Scotiabank won’t contract out work, says president
The president of the Bank of Nova Scotia says he does not plan to contract out positions held by Canadian employees as the controversy over banks hiring temporary foreign workers builds.
Brian Porter responded to questions during a reception in Halifax Monday night before an annual shareholders' meeting.
The Royal Bank of Canada's decision to replace dozens of employees with temporary foreign workers before moving the actual work offshore has upset thousands of its customers and raised questions about whether other banks are planning to follow suit.
"We’ve been dealing outside the country for more than 100 years in our international operations," said Porter.
"I'm not going to comment on the other bank's situation, but as we continue to grow our footprint we are creating jobs in Canada to manage that business offshore."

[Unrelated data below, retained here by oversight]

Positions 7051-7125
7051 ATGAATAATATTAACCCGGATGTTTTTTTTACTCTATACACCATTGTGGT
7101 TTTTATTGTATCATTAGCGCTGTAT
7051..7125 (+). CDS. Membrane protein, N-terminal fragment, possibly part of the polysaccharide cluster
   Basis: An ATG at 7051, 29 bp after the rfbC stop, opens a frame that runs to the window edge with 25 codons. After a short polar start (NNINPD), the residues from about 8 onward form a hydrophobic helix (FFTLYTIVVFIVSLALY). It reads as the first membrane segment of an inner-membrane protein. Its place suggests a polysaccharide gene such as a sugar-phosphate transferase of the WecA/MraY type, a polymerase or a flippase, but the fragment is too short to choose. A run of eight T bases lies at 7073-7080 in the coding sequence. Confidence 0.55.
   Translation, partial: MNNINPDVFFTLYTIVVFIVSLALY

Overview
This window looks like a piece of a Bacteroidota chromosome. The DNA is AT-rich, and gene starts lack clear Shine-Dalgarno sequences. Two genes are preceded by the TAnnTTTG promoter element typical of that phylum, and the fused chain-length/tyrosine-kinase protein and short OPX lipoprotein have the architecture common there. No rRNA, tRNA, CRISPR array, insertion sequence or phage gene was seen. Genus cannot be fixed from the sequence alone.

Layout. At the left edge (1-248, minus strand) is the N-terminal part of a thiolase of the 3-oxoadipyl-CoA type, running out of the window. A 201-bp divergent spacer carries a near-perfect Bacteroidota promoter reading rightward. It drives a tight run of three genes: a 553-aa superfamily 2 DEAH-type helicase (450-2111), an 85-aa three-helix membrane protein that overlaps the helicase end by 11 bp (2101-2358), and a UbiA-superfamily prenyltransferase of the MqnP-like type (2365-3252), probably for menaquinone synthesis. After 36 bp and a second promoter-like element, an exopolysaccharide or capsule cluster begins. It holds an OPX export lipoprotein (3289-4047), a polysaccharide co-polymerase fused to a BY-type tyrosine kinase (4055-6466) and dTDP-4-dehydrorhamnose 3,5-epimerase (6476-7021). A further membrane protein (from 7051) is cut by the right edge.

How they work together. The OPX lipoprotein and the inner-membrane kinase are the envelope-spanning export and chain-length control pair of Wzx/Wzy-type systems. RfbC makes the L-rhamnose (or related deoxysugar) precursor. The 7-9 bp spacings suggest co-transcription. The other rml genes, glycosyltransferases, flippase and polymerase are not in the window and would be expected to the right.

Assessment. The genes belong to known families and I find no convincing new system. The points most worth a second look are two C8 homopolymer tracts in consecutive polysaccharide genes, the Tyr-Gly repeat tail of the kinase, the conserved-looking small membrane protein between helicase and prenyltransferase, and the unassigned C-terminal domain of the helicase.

"We’re proud of our roots here in Halifax and across this country."
But there are allegations from at least one former Scotiabank employees that the same contracting out is happening in Scarborough.
Lisa Cobo was on contract for Scotiabank working as a technical writer for $50 an hour. She said her replacement was hired for $15 an hour.
"I was under that impression too, that if there’s a job in Canada it would first go to a Canadian, but that’s just not the case. The case is that Scotiabank needs to be cost effective," she said.
"The only reason Scotiabank and other banks and other companies are doing this is because they can."
Former employees at TD Bank say they have also been replaced.
It is against federal rules for any company to bring foreign workers into Canada temporarily if it will put citizens out of work. The federal government says it's investigating RBC's outsourcing of technology jobs.
The foreign workers who are taking over the RBC work in Toronto are employed by a multinational outsourcing firm from India – iGATE Corp. – which has a contract with the bank to provide IT services.
The head of RBC, Gord Nixon, denied the bank is replacing Canadian workers with temporary foreign workers, saying that the bank is providing jobs for anyone impacted by the move, which only involves one temporary foreign worker.